It's not surprising that gender-related issues would be a concern; 92% of HIM professionals are female. Interestingly, those in senior and executive positions viewed the barriers to be related to individual characteristics while those in managerial, supervisory, or operational positions believed structural issues were the culprits. The dissonance between viewpoints suggests a clash of worldviews, the resolution of which means both groups must be prepared to consider and act on the other's perspective. Therefore, it's important to examine all barriers.
Where to Start
Tackling person-related barriers, which are controlled by the individual for the most part, should be the first priority. Resolving these issues will provide the profession with more firepower to overcome the structural hurdles. For example, according to 2013 AHIMA statistics, just 9% of HIM professionals hold a master's degree. Increasing that percentage would open enormous career opportunities.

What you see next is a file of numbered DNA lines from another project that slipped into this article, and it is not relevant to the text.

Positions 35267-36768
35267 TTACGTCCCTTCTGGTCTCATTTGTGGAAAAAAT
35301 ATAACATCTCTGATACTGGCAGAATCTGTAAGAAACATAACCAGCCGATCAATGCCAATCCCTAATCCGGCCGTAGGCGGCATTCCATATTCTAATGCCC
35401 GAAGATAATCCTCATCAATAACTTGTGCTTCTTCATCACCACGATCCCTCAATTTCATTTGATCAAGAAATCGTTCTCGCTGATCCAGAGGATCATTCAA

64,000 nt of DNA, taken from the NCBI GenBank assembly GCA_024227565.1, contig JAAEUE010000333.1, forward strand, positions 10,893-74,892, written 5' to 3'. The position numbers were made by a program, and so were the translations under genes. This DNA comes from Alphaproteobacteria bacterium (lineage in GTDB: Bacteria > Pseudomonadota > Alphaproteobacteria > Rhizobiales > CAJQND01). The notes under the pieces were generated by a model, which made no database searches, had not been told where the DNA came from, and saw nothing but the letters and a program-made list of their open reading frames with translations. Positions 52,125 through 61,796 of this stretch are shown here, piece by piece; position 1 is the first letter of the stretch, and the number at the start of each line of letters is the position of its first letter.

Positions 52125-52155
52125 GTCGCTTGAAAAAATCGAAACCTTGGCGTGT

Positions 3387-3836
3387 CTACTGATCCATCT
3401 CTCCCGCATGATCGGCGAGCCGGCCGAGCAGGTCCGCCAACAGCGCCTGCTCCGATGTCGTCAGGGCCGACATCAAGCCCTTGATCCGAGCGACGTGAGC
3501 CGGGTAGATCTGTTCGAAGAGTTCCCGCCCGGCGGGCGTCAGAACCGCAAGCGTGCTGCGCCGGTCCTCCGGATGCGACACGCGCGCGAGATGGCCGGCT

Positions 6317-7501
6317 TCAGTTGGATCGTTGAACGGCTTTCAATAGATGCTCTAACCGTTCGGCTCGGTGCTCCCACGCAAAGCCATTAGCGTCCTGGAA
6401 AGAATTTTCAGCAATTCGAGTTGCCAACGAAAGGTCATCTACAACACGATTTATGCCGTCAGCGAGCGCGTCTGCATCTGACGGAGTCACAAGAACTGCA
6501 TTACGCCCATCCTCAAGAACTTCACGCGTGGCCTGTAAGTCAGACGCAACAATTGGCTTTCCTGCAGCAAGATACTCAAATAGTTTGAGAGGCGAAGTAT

A limited desire to move into the C-suite and a reluctance to take career risks are associated with other gender-based research findings that show differences in confidence and career ambition between men and women. Findings from the Monarch Center survey indicate that a lack of confidence leads to less risk taking and guarded career choices. How can HIM professionals increase career clarity and raise their confidence and ambition?
Start with this axiom: Leadership is rooted in who you are, not in trying to be someone else. Recognize, acknowledge, appreciate, and embrace your strengths and virtues to craft a personal vision and a career course. To identify key strengths, take the Values In Action survey, developed by the University of Pennsylvania and offered free by The Monarch Center through the VIA Institute.